Left atrial function in elite athletes: A meta-analysis of two-dimensional speckle tracking echocardiographic studies

Cesare Cuspidi, Marijana Tadic, Carla Sala, Elisa Gherbesi, Guido Grassi, Giuseppe Mancia

Research output: Contribution to journalReview article

3 Citations (Scopus)

Abstract

Background: We sought to investigate left atrial (LA) volume, function, and strain in elite athletes by a meta-analysis including echocardiographic studies that provided volumetric and strain analysis of LA phasic function. Methods: The OVID-MEDLINE, PubMed, and Cochrane CENTRAL databases were searched for English-language articles without time restriction up to February 2018 through focused and high sensitive search strategies. Studies were identified by crossing the following search terms: “athletes,” “left atrial size,” “left atrial volume,” “atrial function,” “atrial strain,” “atrial strain rate,” “echocardiography,” “2D speckle echocardiography.”. Results: Meta-analysis included 403 athletes and 314 active but not trained healthy controls from 9 studies. Pooled data showed that average LA volume index was higher in athletes than in healthy controls (28.0 ± 1.0 vs 20.7 ± 0.8 mL/m 2 , P < 0.001). Global LA longitudinal strain, showing LA reservoir function, was lower in the athletes than in healthy controls with borderline significance (37.0 ± 1.2 vs 38.3 ± 1.5%, P = 0.044). Late diastolic LA strain rate, resembling LA contractile function, was also lower in elite athletes than in control group (−1.56 ± 0.08 vs −1.74 ± 0.09 seconds −1, P = 0.007). Conclusions: Our meta-analysis shows that LA volume is higher, while LA reservoir and contractile functions are impaired in elite athletes during active training compared to untrained controls. Whether these changes persist during deconditioning periods remains to be determined. These alterations may be related to the higher risk of arrhythmias, in particular atrial fibrillation, reported among middle/old aged athletes.

Original languageEnglish
Pages (from-to)579-587
JournalClinical Cardiology
Volume42
Issue number5
DOIs
Publication statusPublished - Jan 1 2019

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Left Atrial Function
Athletes
Meta-Analysis
Echocardiography
Atrial Function
PubMed
MEDLINE
Atrial Fibrillation
Cardiac Arrhythmias
Language
Databases
Control Groups

Keywords

  • left atrium
  • meta-analysis
  • phasic function
  • strain
  • volume

ASJC Scopus subject areas

  • Cardiology and Cardiovascular Medicine

Cite this

Left atrial function in elite athletes : A meta-analysis of two-dimensional speckle tracking echocardiographic studies. / Cuspidi, Cesare; Tadic, Marijana; Sala, Carla; Gherbesi, Elisa; Grassi, Guido; Mancia, Giuseppe.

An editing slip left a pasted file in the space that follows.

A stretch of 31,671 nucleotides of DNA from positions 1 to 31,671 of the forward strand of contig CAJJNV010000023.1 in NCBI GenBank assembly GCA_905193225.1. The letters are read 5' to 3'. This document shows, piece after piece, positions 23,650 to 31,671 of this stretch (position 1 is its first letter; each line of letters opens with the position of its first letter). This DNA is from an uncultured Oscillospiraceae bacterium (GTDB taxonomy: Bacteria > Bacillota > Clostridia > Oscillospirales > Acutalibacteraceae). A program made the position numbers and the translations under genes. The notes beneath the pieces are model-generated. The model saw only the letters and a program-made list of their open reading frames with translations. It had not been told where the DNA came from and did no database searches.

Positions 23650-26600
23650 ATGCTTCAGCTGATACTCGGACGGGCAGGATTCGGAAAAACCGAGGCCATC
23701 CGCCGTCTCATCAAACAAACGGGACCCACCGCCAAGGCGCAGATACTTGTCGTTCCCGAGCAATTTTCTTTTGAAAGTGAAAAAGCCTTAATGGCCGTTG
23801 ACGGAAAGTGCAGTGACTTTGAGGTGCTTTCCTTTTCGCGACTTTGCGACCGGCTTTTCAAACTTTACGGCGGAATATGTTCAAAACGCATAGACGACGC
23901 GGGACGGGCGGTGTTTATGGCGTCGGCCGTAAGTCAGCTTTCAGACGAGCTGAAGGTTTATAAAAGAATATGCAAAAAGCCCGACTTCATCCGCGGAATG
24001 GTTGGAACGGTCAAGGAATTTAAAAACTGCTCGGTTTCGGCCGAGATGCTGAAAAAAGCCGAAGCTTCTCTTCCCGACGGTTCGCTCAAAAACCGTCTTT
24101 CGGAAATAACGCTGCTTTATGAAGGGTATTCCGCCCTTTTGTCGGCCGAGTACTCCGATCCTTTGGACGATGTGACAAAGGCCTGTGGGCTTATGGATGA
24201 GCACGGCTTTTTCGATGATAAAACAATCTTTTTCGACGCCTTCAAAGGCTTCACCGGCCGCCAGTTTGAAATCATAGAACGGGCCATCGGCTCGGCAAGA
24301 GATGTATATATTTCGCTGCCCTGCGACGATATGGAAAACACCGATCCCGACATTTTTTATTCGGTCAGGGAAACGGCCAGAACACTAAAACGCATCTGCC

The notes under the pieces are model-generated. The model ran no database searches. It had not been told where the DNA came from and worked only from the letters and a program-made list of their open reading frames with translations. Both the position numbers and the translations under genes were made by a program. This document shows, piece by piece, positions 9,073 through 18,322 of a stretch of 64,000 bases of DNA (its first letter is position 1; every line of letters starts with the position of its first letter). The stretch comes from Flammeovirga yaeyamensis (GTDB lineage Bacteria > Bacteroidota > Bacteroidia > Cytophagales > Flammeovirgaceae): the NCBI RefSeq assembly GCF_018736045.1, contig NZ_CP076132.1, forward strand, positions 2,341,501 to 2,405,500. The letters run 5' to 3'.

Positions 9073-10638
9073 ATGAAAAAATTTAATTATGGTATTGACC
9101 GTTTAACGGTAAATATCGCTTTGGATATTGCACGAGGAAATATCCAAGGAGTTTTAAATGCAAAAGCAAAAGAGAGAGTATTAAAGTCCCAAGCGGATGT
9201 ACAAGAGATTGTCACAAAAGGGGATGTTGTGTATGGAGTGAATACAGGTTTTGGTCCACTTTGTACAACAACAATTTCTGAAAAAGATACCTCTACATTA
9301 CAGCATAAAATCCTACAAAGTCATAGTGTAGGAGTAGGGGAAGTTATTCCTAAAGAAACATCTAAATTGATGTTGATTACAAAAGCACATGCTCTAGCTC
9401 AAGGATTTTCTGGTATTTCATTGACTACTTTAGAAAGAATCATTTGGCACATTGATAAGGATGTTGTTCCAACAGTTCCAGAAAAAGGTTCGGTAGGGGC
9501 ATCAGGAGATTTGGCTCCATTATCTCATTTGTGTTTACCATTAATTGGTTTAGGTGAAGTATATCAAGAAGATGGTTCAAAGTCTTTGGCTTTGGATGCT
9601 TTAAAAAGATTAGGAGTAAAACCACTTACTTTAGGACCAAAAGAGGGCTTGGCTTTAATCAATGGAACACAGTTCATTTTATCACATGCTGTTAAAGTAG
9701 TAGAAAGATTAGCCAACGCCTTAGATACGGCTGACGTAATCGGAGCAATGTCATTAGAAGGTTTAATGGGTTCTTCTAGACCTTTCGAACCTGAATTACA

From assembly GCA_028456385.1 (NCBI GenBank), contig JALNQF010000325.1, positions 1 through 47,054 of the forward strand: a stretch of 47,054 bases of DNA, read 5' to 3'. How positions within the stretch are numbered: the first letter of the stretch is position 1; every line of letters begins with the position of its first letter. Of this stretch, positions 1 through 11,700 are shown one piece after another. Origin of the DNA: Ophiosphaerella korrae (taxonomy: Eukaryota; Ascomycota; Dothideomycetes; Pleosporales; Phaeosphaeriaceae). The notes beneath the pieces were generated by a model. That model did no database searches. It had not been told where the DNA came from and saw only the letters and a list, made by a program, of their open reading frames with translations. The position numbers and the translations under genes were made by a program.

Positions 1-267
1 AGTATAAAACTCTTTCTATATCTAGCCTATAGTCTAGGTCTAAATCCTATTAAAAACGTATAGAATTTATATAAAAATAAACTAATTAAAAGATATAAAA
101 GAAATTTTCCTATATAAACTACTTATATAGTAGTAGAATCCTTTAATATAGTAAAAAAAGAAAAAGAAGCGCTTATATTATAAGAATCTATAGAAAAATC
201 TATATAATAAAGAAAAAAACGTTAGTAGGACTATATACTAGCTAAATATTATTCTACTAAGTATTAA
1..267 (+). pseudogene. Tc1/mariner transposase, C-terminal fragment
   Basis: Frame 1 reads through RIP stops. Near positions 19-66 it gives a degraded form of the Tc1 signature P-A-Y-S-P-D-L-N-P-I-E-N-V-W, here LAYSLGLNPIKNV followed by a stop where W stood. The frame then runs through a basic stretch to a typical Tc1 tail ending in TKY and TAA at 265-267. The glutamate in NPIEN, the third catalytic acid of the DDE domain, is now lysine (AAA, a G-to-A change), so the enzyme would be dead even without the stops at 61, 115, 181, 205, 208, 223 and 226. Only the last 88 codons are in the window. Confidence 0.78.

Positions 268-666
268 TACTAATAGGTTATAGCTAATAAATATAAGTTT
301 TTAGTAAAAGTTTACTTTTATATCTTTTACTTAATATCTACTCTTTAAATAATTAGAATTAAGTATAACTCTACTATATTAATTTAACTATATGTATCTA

In: Clinical Cardiology, Vol. 42, No. 5, 01.01.2019, p. 579-587.

Research output: Contribution to journalReview article

Cuspidi, Cesare ; Tadic, Marijana ; Sala, Carla ; Gherbesi, Elisa ; Grassi, Guido ; Mancia, Giuseppe. / Left atrial function in elite athletes : A meta-analysis of two-dimensional speckle tracking echocardiographic studies. In: Clinical Cardiology. 2019 ; Vol. 42, No. 5. pp. 579-587.
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abstract = "Background: We sought to investigate left atrial (LA) volume, function, and strain in elite athletes by a meta-analysis including echocardiographic studies that provided volumetric and strain analysis of LA phasic function. Methods: The OVID-MEDLINE, PubMed, and Cochrane CENTRAL databases were searched for English-language articles without time restriction up to February 2018 through focused and high sensitive search strategies. Studies were identified by crossing the following search terms: “athletes,” “left atrial size,” “left atrial volume,” “atrial function,” “atrial strain,” “atrial strain rate,” “echocardiography,” “2D speckle echocardiography.”. Results: Meta-analysis included 403 athletes and 314 active but not trained healthy controls from 9 studies. Pooled data showed that average LA volume index was higher in athletes than in healthy controls (28.0 ± 1.0 vs 20.7 ± 0.8 mL/m 2 , P < 0.001). Global LA longitudinal strain, showing LA reservoir function, was lower in the athletes than in healthy controls with borderline significance (37.0 ± 1.2 vs 38.3 ± 1.5{\%}, P = 0.044). Late diastolic LA strain rate, resembling LA contractile function, was also lower in elite athletes than in control group (−1.56 ± 0.08 vs −1.74 ± 0.09 seconds −1, P = 0.007). Conclusions: Our meta-analysis shows that LA volume is higher, while LA reservoir and contractile functions are impaired in elite athletes during active training compared to untrained controls. Whether these changes persist during deconditioning periods remains to be determined. These alterations may be related to the higher risk of arrhythmias, in particular atrial fibrillation, reported among middle/old aged athletes.",
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